Now featured in Carnegie Hall’s Rose Museum: Carnegie Hall's first-ever exhibit about its visionary founder Andrew Carnegie charts the Carnegie family's passage from Scotland through the course of Andrew’s extraordinary life and ever-present influence in America. Titled Andrew Carnegie: His Life and Legacy, the exhibit—now open for free viewing daily on the second floor of Carnegie Hall—opened in March as part of Carnegie Hall’s citywide festival Migrations: The Making of America. The exhibit remains on display through October 2019 commemorating Andrew Carnegie’s centenary year.
Carnegie Hall’s Weill Music Institute (WMI) announces the 2019–2020 grant recipients for PlayUSA, a program that supports a wide range of instrumental music education projects across the United States, all specifically designed to reach low-income and underserved students on a local level.
In celebration of the 50th anniversary of the first moon landing, Carnegie Hall will present a multimedia show created by historian John Monsky that incorporates a 30-piece orchestra, Broadway artists, film and photography, and his own narration.
Renowned American composer Lowell Liebermann always had a knack for creating his own pieces, even while studying piano at age 8. With his storied career and many accomplishments, Lowell’s most cherished accomplishment is just being able to make a living doing what he does with music.
World-renowned pianist Mitsuko Uchida will be returning to Carnegie Hall for three concerts featuring the works of Mozart and Schubert this spring in Stern Auditorium / Perelman Stage: Friday, March 29, Tuesday April 30, and Saturday May 4.
The Budapest Festival Orchestra, under the direction of Iván Fischer, is returning to Carnegie Hall in April for two concerts featuring the music of Bartók paired with traditional Hungarian songs that includes a worldwide live broadcast for one of the performances.
The Grammy-nominated orchestral collective The Knights presents a diverse program at Carnegie Hall’s Zankel Hall on Wednesday, April 3 at 7:30 featuring music from the Baroque era through today, and from East to West.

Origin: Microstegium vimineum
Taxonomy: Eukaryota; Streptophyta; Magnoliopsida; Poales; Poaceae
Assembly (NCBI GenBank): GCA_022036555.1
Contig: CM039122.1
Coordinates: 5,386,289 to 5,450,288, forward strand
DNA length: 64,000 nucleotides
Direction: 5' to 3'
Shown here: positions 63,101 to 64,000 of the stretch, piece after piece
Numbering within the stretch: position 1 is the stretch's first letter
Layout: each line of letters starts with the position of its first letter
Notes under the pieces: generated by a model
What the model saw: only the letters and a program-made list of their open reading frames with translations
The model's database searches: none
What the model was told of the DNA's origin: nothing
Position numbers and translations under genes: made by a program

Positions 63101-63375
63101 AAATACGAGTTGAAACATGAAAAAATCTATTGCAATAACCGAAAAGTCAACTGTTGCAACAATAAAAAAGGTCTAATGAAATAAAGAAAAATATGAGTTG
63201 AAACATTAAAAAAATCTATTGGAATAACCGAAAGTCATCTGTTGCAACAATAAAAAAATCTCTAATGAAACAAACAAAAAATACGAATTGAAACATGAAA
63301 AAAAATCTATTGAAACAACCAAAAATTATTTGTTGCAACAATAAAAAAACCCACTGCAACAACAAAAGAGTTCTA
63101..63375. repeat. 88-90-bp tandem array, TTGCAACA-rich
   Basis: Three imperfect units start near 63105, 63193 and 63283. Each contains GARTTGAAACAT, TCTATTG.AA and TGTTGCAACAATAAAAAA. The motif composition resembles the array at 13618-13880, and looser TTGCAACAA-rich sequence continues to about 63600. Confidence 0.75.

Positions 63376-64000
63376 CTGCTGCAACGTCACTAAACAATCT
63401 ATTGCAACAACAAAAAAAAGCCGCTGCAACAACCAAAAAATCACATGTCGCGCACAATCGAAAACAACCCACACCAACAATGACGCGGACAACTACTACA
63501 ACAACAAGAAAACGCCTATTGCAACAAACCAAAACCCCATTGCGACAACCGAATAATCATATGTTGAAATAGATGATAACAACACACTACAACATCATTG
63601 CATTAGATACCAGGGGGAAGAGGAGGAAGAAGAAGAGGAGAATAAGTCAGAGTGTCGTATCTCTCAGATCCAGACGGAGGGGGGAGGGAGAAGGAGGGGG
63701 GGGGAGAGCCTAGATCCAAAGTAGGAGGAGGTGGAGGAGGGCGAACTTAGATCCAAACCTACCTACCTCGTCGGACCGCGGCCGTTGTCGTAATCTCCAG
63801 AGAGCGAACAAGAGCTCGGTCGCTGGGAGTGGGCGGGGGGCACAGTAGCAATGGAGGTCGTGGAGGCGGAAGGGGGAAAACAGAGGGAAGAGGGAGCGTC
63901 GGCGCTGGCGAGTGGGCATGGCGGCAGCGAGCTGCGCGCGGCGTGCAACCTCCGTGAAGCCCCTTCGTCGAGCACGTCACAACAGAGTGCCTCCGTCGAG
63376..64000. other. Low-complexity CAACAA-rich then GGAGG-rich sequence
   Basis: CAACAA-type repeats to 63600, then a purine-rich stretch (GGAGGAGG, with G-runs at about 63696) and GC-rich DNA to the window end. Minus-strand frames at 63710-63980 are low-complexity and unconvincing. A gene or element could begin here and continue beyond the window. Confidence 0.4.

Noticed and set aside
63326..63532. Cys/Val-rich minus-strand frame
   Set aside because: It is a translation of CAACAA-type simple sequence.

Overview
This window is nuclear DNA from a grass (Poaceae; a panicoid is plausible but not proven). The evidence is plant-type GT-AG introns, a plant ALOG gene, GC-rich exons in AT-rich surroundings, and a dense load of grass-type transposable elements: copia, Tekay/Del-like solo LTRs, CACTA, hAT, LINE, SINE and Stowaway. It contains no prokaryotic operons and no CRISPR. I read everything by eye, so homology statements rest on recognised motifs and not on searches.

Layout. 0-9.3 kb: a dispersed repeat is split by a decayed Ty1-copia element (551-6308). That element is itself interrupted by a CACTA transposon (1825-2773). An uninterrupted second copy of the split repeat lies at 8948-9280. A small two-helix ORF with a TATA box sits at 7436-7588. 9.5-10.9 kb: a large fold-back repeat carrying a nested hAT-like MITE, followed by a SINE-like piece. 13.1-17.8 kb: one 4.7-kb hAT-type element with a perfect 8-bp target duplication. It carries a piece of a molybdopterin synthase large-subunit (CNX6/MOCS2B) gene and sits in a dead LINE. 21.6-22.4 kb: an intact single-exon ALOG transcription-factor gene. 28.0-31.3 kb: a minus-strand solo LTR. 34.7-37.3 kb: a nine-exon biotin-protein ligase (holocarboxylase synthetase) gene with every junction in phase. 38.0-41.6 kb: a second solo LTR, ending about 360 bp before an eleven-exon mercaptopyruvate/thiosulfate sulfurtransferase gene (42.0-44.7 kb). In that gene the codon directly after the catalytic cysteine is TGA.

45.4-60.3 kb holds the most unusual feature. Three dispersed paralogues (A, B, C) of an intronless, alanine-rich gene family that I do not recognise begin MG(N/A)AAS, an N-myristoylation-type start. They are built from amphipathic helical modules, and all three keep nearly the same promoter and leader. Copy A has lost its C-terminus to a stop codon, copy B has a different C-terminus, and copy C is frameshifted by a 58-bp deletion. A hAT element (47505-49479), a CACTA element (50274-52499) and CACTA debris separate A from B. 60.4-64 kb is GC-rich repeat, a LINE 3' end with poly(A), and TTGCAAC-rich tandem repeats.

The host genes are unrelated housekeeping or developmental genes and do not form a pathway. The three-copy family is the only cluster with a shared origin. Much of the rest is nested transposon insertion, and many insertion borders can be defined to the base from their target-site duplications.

The Vienna Philharmonic Orchestra’s Carnegie Hall residency is nothing short of brilliant. They are embracing this opportunity to showcase their unparalleled ability to push boundaries and showcase its vast repertoire of Classical standards.
It’s hard to imagine a pianist’s performance that is so utterly polished, yet spontaneous and endlessly imaginative. Russian pianist Daniil Trifonov’s performance at Carnegie Hall wasn't just solid, it wasn’t just excellent. It was a performance of legends.
Leon Fleisher has been a superstar pianist since the 1950s recording and performing with all the best orchestras and conductors. Yet because of focal dystonia, his career was cut short and took a turn for performing with left hand only works and conducting.
Classical music lovers can still enjoy acclaimed pianist Daniil Trifonov’s Carnegie Hall performance on February 9, despite the event being sold out. Medici.TV will bring the brilliant performance live via webcast, free of charge, to the worldwide audience.
The Baroque period was a time of extraordinary innovation. Polish countertenor Jakub Józef Orliński is adding a whole new dimension to this old music to make it sound so new. The singer showcased his talents on January 31 at Carnegie Hall.
Young Singaporean conductor Kahchun Wong will make his New York Philharmonic debut on February 6, leading the orchestra’s Lunar New Year Concert, becoming just the second-ever conductor to be asked to lead this annual event.
Award-winning pianist Seong-Jin Cho knows how to attract a crowd, which is what he has been doing ever since he stepped into the spotlight when he captured first prize at the 2015 International Chopin Piano Competition in Warsaw.
Pianist François-Xavier Poizat feels that the supporting presence of an audience, the rituals around a concert, and the stage fright are all necessary for the magical moment of a performance to happen. “We can of course play music anywhere else, but it will never have the intensity as if it is on the stage during a real concert,” he said.
Juan Diego Flórez’s tenor voice rang throughout Carnegie Hall with favorite opera arias and songs as a sold-out crowd of adoring fans clamored for more. This was the scene on November 18 in New York City, as the superstar performed with Vincenzo Scalera on piano.
Canadian pianist and Portland Piano International guest curator Marc-André Hamelin played with a robust love for the piano in front of a crowd at Carnegie Hall, mastering grand arrangements with ease. This time he performed French popular songs and some of the most technically challenging classics in the repertoire.
Carnegie Hall presented a rare treat for concert-goers on November 14, as The Teatr Wielki - Polish National Opera performed the North American premiere of its heralded Voices of the Mountains program.